The‘decade of centenaries’ has put a spotlight on our conflicted and troubled history. A comprehensive and inclusive commemoration ofthe 1916 Rising necessitated more than 50 official ceremonies and hundreds of diverse local initiatives. The centenary of the foundation of the Northern Ireland state now looms large on the horizon, throwing up as many and more challenges. At the heart of difficulties about how we commemorate the past is the fact that there is precious little agreement on the causes and consequences of past violence. For some victims nothing short of an admission by paramilitaries that they were wrong to take up arms in the first place will do. For victims of state violence any account of the past that fails to account for broader contextual factors is impossibly skewed. As a result, we still do not have a shared language or narrative of our past, there is ongoing wrangling about the definition of victimhood, and we have thus kicked into touch any systematic effort to explore the patterns and themes underscoring our violent past. This failure to comprehensively confront the past arguably stands in the way of a shared vision for our future, with obvious repercussions for political stability and the prospect of reconciliation.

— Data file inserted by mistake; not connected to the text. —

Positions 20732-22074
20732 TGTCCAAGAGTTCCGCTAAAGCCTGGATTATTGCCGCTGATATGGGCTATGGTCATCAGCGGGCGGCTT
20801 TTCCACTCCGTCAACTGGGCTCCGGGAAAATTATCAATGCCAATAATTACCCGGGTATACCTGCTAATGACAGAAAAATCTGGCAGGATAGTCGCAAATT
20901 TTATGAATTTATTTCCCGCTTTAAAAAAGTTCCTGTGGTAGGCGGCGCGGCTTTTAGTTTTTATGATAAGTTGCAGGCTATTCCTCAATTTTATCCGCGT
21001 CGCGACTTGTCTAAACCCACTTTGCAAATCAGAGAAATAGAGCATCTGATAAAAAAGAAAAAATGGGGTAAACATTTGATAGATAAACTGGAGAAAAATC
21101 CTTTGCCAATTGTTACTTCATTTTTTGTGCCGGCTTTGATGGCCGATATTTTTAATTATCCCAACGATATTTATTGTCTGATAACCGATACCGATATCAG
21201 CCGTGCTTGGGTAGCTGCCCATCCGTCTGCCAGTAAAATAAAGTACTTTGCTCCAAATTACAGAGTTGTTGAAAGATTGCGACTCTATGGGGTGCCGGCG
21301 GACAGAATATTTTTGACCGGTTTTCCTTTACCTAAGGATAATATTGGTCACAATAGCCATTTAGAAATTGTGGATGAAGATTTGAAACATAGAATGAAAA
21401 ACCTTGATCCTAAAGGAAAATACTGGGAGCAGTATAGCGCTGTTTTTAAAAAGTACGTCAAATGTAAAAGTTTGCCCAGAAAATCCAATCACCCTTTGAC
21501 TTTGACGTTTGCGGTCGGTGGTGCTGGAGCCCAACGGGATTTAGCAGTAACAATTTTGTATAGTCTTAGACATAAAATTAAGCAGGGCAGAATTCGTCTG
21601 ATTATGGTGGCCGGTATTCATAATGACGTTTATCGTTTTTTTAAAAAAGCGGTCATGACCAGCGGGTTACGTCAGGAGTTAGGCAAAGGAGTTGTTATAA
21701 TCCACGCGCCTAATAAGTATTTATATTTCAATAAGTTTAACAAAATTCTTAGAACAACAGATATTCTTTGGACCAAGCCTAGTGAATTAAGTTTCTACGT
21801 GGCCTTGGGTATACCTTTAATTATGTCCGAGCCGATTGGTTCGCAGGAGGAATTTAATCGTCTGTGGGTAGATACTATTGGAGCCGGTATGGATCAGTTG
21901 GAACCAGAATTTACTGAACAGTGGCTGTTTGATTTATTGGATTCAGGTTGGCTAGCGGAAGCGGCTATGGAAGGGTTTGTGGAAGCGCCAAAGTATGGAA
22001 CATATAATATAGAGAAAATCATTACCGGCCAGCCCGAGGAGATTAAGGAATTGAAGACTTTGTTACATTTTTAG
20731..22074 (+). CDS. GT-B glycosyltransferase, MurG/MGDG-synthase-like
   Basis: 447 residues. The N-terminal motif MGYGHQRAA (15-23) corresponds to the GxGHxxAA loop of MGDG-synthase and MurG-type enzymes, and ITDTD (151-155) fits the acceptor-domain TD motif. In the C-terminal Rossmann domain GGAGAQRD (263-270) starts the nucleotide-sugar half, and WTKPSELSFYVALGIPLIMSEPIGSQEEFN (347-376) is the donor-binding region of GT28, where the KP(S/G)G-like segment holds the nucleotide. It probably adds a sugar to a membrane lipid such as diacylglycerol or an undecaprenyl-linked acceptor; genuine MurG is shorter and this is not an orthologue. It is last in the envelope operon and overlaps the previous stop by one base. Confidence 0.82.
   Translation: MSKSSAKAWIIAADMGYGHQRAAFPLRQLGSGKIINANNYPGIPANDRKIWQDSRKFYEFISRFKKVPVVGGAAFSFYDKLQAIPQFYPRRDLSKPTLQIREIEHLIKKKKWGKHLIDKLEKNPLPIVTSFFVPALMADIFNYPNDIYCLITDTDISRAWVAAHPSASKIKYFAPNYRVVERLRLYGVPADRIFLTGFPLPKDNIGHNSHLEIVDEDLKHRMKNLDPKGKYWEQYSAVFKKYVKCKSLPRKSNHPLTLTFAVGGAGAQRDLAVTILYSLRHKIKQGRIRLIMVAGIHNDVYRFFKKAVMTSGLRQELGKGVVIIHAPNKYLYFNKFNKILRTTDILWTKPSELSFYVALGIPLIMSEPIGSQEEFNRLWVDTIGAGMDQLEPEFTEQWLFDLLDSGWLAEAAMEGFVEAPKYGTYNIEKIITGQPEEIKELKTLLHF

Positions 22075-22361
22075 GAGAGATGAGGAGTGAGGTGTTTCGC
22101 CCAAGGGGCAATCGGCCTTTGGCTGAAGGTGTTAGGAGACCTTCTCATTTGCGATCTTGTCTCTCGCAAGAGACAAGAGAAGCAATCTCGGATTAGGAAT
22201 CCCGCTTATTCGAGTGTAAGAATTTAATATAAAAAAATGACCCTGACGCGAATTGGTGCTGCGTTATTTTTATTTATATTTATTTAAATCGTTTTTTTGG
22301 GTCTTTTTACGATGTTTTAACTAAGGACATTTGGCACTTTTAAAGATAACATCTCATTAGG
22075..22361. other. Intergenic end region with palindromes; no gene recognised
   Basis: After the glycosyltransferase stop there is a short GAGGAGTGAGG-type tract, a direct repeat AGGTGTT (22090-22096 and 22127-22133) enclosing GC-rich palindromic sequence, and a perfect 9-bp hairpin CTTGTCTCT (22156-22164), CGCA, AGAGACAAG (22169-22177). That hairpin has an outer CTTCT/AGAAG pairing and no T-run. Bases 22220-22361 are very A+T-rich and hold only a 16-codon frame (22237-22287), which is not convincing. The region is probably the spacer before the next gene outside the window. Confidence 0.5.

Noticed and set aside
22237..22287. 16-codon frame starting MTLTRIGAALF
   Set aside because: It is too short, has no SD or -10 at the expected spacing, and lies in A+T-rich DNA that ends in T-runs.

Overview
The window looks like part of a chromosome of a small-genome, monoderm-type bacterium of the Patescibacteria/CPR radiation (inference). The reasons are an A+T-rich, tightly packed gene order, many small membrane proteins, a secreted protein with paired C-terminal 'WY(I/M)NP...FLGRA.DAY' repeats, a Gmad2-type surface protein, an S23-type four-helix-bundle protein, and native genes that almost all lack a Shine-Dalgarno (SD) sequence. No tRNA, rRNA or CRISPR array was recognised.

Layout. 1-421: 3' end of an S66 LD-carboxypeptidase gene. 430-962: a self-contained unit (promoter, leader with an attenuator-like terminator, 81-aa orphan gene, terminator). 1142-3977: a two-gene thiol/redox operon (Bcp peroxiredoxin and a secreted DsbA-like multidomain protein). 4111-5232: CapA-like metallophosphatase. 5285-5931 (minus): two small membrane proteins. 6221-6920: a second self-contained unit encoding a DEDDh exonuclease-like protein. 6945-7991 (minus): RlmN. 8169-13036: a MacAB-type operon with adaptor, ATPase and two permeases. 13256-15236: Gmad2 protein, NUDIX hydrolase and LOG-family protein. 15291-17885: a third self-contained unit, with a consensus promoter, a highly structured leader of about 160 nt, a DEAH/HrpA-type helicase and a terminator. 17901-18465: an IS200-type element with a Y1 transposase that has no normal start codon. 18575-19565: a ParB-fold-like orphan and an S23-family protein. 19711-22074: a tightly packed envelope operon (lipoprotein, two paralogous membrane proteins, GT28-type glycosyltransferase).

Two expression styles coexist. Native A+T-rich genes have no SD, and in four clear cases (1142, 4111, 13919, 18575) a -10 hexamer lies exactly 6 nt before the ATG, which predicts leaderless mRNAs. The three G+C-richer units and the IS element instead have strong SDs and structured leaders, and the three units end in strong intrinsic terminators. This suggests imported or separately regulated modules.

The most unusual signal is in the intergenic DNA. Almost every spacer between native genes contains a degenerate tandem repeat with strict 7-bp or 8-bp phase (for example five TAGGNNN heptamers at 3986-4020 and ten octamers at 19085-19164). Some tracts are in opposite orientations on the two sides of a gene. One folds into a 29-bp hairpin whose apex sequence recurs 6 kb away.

The analysis of broader patterns and themes, if done in good faith, could help to plug important gaps in our understanding of the past. These relate to systematic forms of perpetration (e.g. sexual and gender based violence, sectarianism and collusion), all of which can be important for countering narratives of denial. It may also help us to better understand how people of different genders, generations and classes – and those from rural and urban areas – experienced conflict. In addition, given that two of the SHA mechanisms (the Historical Investigations Unit and the Independent Commission on Information Retrieval) are focused exclusively on deaths, thematic analysis offers the potential to catch what falls between the cracks of their parameters. Focusing on broader cross-cutting themes has the potential to unsettle traditional legal and political lines of enquiry and to thus build empathy and understanding across and between different sections of our society.